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School Counselors: Students Experiencing ‘Highest Level of Anxiety’ and Depression Ever Seen

As most schools across the country are back to in-person learning, the detrimental effects of school lockdowns during coronavirus are showing themselves in real time: high levels of student depression and developmental and academic stunting.

“Kids have the highest level of anxiety I’ve ever seen: anxiety about basic safety and fear of what could happen,” Colorado elementary school counselor Susan Julien told the New York Times, which conducted a survey of 362 school counselors nationwide.

“The foundational skills for learning need to be retaught,” said Georgia middle school counselor Tierney Langdon.

Children appear to have taken the brunt of the suffering from draconian lockdown measures and mask mandates in schools, many of which were unnecessary and ineffectual at stopping the spread of the coronavirus but were devastating to the personal development of America’s children.

Counselors “described many students as frozen, socially and emotionally, at the age they were when the pandemic started,” according to the Times.

“Something that we continuously come back to is that our ninth graders were sixth graders the last time they had a normative, uninterrupted school year,” Chicago high school counselor Jennifer Fine said. “Developmentally, our students have skipped over crucial years of social and emotional development.”

Overall, 94 percent of counselors surveyed reported heightened levels of anxiety and depression, while 88 percent reported emotional control issues, and nearly 75 percent reported conflict resolution problems.

In addition, 72 percent of counselors reported students regularly breaking classroom rules, 67 percent reported signs of low self esteem, and 59 percent reported students having trouble making friends.

While Breitbart News reported diligently the warnings and effects of such lockdowns would have on America’s children — including warnings from prominent pediatric and psychiatric associations — mostly Democrat-run school districts and states forced children into their homes for two years during the pandemic, where they were forced to stare at computer screens, isolated from their peers.

“They prefer screen time with friends as opposed to doing things with friends,” Michigan counselor Amy Flynn said.

“Teamwork skills are almost nonexistent,” Tennessee counselor Emily Fain-Lynch added.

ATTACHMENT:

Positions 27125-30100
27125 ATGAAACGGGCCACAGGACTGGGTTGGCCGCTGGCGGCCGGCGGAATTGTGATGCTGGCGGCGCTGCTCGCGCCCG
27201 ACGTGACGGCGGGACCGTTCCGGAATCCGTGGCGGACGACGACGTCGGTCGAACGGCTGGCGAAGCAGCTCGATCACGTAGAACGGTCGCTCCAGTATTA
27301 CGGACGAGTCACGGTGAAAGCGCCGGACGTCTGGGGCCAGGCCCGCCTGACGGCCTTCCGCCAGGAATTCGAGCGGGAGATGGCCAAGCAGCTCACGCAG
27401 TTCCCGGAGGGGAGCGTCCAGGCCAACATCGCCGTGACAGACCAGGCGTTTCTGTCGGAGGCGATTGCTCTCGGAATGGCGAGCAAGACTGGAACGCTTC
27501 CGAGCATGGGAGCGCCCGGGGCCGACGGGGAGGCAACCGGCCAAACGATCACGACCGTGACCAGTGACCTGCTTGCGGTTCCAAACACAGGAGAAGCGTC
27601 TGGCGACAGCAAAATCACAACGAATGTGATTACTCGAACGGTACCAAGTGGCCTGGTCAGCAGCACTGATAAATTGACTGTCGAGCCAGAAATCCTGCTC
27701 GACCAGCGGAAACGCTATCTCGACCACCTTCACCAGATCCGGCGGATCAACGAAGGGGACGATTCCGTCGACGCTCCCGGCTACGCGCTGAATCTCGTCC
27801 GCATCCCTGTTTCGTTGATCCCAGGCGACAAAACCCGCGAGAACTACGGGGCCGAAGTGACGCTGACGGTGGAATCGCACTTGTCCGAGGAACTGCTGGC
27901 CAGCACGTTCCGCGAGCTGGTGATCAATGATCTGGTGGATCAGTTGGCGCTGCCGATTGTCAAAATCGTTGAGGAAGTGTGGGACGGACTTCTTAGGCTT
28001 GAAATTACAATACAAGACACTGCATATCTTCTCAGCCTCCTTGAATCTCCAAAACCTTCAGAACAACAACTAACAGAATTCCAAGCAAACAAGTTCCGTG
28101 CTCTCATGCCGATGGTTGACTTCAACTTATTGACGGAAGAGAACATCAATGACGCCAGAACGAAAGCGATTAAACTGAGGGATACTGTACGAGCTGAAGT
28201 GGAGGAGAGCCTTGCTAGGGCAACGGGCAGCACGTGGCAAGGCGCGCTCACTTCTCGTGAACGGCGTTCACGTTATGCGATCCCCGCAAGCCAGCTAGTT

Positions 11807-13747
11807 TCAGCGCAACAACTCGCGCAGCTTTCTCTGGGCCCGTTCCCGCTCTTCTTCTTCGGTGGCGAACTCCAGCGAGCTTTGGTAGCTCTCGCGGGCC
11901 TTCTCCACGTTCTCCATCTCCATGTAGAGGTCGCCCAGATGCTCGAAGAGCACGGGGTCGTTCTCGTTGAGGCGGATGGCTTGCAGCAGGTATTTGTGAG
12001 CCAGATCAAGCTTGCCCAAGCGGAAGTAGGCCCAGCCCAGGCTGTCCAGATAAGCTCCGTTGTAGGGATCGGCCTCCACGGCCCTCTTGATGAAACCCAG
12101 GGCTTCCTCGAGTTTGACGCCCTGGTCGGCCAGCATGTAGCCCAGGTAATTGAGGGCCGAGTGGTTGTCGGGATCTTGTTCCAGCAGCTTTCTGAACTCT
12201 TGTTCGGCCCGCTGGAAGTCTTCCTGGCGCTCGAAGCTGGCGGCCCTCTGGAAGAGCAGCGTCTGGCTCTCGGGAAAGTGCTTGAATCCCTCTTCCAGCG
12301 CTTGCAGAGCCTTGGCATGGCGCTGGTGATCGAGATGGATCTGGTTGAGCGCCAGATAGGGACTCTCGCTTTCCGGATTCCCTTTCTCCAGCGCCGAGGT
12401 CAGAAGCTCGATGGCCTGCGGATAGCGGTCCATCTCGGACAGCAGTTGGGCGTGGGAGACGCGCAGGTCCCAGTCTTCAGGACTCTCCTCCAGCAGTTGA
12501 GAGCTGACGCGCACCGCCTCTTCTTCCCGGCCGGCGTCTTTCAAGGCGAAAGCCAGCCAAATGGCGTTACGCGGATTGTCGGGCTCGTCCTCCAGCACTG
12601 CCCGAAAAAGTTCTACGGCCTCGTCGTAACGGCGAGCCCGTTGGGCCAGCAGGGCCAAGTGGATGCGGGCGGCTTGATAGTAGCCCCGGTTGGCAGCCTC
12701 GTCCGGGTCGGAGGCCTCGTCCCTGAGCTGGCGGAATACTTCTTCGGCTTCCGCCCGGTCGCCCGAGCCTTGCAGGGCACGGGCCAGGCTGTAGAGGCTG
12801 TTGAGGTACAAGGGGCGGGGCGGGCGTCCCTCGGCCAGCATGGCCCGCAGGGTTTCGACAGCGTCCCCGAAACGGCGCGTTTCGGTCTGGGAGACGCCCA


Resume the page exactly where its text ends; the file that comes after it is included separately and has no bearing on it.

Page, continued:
Indeed, the Centers for Disease Control and Prevention (CDC) admitted there is an adolescent mental health crisis due to the draconian coronavirus protocols it recommended.


According to CDC data, more than 44 percent of American teens reported “persistent feelings of sadness or hopelessness,” while nearly 20 percent seriously considered suicide, and 9 percent actually did attempt suicide in 2020.

“These data echo a cry for help,” Debra Houry, a CDC deputy director, said. “The COVID-19 pandemic has created traumatic stressors that have the potential to further erode students’ mental well-being.”


While the virus was known early on to affect young persons at a drastically lower rate than adults, the CDC and other government officials were relentless in their advocacy for masking and shuttering schools — both of which contributed heavily to learning loss and mental health issues.

“They have less stamina; more frustration; less flexibility; less effort; less perseverance; more escape and avoidance behaviors,” Wisconsin elementary school counselor Cassie Cerny told the Times.

“Anxiety is filling our kids right now,” Colorado elementary school counselor Jennifer Schlatter said. “They are worried about their family and friends. They are stressed because they are behind in school.”

Only six out of all 362 (1.6 percent) counselors surveyed reported social and emotional skills being back to normal.

Biden-appointed Surgeon General Vivek Murthy even pointed out that “depression and anxiety symptoms for youth around the world had doubled during the pandemic and that clinical data also revealed that ‘suspected suicide attempts were 51% higher for adolescent girls and 4% higher for adolescent boys compared to the same time period in early 2019.’”

“‘Pandemic-related measures … made it harder to recognize signs of child abuse, mental health concerns, and other challenges’ children were facing given the ‘reduced in-person interactions among children, friends, social supports, and professionals such as teachers [and] school counselors,’” Murthy’s study stated.

Along with the mental health issues, many of the nation’s children have suffered severe learning loss, with more than 33 percent of students who started school during the pandemic needing “intensive” reading intervention.

Likewise, some school districts like Baltimore implemented new grading systems that allow students to fail classes but progress to the next grade anyway, resulting in students who are severely unprepared for life after high school. As Breitbart News reported, such a policy left 77 percent of one Baltimore high school’s student reading proficiency at an elementary or kindergarten level.
Conversely, school districts that did not pursue lockdown measures saw students thrive as they attempted to keep school life “as normal as possible.”

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